Don’t talk about “civilisation”


The term “civilisation” is often invoked in modern political conversations as a device to wilfully exclude and deny the legitimacy of shared belonging (Cosmopolis column published in the Hindu Business Line, 15 July, 2017)

Last week, Donald Trump — the most unlikely advocate for any form of civilisation — stood before a right-wing crowd in Poland and called for the defence of Western civilisation. “The fundamental question of our time,” he said, “is whether the West has the will to survive… Do we have the desire and the courage to preserve our civilisation in the face of those who would subvert and destroy it?”

Never mind whether the West is actually in such dire peril (it so happens that I think it’ll be fine). Let’s try to address another problem raised by his speech. What on earth is Western civilisation? It’s a question that I’ve never found a satisfactory answer to, even though I’ve lived the vast majority of my life in either Europe or the US.

I certainly don’t think Trump can say what Western civilisation is. By his own admission, he has never willingly read books apart from his own (and since those were ghostwritten, it’s unclear if he’s even done that). Moreover, he appears disgruntled by the very liberal values and institutions that many claim define the West: freedom of the press, pluralism, an independent judiciary, and so on.

Mahatma Gandhi famously quipped when asked what he thought of Western civilisation, “I think it would be a good idea.” The implication, of course, was that there was nothing particularly civilised about the way the British ruled India. The word civilisation has always had that ambiguity, at once denoting a specific culture and a general level of cultivation. For their part, Gandhi and other freedom fighters were invested in resuscitating something called “Indian civilisation” and tapping its supposed spiritual and ethical resources in the moral struggle against British rule.

But civilisation is a deliberately vague term. We often use it when we have only the foggiest idea of what we are talking about. Think, for instance, of the Indus Valley civilisation. Were those ancient cities that sprung up along the Indus and its tributaries part of a kingdom, an empire, a collection of city-states, a single culture, or a number of cultures? We don’t know, we probably have no way of knowing, so we play it safe and slap on the term “civilisation.” It provides a flimsy roof to shelter a number of things that may be connected.

Chances are that when somebody uses the term “Western civilisation,” it is either as a rhetorical flourish or out of misguided conviction. What content can there be in Western civilisation? It isn’t about Christendom; many non-Christians have long lived in Europe and its eventual extensions in North America, while many Christians live outside the West.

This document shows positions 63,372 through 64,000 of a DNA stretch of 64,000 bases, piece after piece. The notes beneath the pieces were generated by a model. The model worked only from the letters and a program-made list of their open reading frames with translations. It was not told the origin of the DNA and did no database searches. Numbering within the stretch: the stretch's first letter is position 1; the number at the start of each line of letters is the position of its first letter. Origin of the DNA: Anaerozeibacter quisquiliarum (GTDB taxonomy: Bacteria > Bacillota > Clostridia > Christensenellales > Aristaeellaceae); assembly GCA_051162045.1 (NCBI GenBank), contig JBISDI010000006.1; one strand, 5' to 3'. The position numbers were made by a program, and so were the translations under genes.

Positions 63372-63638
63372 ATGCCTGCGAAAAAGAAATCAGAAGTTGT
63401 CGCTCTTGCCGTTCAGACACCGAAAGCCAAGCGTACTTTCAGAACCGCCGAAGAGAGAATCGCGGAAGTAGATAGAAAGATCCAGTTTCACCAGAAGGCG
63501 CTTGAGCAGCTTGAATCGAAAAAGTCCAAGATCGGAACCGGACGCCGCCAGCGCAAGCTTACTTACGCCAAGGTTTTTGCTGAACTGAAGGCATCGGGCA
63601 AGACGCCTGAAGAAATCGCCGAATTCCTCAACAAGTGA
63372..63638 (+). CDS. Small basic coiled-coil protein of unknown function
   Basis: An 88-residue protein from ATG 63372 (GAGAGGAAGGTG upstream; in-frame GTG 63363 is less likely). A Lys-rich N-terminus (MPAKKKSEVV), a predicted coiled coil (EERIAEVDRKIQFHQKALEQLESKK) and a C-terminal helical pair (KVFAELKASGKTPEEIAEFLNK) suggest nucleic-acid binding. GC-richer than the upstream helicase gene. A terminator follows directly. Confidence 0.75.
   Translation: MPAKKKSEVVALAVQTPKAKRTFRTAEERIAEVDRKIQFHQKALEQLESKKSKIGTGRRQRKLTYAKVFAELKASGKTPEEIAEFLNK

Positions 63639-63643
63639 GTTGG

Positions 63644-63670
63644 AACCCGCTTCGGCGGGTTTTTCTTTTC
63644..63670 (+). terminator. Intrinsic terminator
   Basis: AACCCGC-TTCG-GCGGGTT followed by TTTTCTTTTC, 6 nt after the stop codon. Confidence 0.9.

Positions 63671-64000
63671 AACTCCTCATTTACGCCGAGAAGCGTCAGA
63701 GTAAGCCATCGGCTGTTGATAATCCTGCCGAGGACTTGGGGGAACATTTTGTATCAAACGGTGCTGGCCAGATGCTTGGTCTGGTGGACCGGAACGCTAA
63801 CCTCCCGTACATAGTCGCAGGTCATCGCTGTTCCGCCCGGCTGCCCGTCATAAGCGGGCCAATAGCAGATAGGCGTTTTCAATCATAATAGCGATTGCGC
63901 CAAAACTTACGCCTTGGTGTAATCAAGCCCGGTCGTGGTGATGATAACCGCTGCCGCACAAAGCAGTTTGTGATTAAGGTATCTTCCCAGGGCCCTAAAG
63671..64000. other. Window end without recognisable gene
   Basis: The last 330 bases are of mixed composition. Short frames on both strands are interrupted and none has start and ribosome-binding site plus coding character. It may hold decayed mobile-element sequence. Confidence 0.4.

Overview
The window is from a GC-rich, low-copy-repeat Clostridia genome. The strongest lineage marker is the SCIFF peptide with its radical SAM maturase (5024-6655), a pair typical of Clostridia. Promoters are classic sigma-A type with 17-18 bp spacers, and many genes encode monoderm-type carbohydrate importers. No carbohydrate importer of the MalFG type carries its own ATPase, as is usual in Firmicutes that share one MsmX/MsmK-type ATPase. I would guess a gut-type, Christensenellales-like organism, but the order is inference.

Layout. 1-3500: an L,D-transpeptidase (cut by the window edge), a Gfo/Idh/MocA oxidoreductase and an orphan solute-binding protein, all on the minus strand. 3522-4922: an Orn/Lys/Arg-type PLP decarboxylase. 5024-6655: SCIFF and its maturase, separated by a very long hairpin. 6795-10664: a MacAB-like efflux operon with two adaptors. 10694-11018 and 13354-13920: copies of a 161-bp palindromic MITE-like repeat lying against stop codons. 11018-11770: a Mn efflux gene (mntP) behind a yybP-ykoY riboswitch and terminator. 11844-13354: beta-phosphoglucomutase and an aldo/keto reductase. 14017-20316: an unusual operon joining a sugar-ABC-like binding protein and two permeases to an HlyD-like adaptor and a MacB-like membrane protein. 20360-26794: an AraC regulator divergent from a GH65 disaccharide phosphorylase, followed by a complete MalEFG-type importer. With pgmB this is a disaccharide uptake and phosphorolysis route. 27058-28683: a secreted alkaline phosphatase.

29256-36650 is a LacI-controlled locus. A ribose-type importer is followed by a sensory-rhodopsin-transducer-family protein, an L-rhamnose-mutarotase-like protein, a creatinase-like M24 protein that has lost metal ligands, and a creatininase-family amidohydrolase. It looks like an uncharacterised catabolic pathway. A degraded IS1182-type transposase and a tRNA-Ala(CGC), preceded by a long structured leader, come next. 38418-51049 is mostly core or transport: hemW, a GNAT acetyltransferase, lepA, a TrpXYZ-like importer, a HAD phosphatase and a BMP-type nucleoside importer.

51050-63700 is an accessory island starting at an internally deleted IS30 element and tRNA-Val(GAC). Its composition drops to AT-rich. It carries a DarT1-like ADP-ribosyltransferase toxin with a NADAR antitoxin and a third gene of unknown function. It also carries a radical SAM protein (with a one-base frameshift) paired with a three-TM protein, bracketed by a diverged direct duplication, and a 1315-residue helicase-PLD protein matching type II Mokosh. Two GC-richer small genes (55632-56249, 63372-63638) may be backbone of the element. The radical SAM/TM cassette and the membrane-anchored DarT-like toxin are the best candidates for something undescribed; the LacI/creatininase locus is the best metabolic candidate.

It can’t just be about liberalism, democracy, and their associated values, because the West has just as ably given us imperialism, slavery, genocide, Inquisition, and the most awful experiments in totalitarianism.

The conservative philosopher Roger Scruton once cheekily suggested that Western life was defined by the sociability of drinking alcohol in public. But there are plenty of other places in the world where societies coalesce around getting drunk. Scruton, like so many other believers in the coherence of Western civilisation or Western values, was merely trying to find a way to position his own sense of identity against that of Muslims and Islam writ large.

Perhaps the clearest way that anybody experiences something called Western civilisation is in the classroom. Here, generations of students have read a certain kind of canon of literature, history and philosophy, tracing a tenuous path from Plato to NATO. That hoary tradition of education allowed men in rainy northern Europe to imagine their seemingly obvious kinship with ancient Greece and Rome, a Mediterranean world that would have looked up at the barbaric north and shuddered.

But that canon of dead, white (mostly) men is not something immutable. It was made from narrow inclusion and wilful exclusion. Any understanding of the Renaissance in southern Europe, for example, is impoverished without recognising the contributions of centuries of Muslim learning. In its artistic, scientific, theological, and political life, Europe was always shot through with the currents of other places. It has always been rather hard to track where the West begins and ends, or even where it begins to begin.

In late 18th-century Bengal, as part of his normal aristocratic education, the great Bengali reformer Ram Mohan Roy read Plato not in English, Greek or Latin (all languages that he would later learn), but in Persian. Students sitting in Cambridge or Yale might read the Greek philosopher as part of the “Western canon”. Roy in Murshidabad read Plato as an integral figure in a 1,000-year-old tradition of Islamic and Persian scholarship.

This is not to say that Plato is somehow intrinsically Persian, but rather that all our notions of cultural canons — and therefore our sense of continuous civilisation — are constructed. I’m not particularly convinced by the coherence of Indian “civilisation,” either. The history of the world is one of connection, mingling, and cultural impurity.

Any time we see “civilisation” invoked in modern political conversations, I would urge huge caution. People want to identify with a civilisation (beyond a city, region or nation) because it allows you to draw lines not just in space, but through time. People only invoke their membership to a civilisation when they want to deny others the legitimacy of shared belonging. “Civilisation” turns the past into a cudgel with which you can bash the present.

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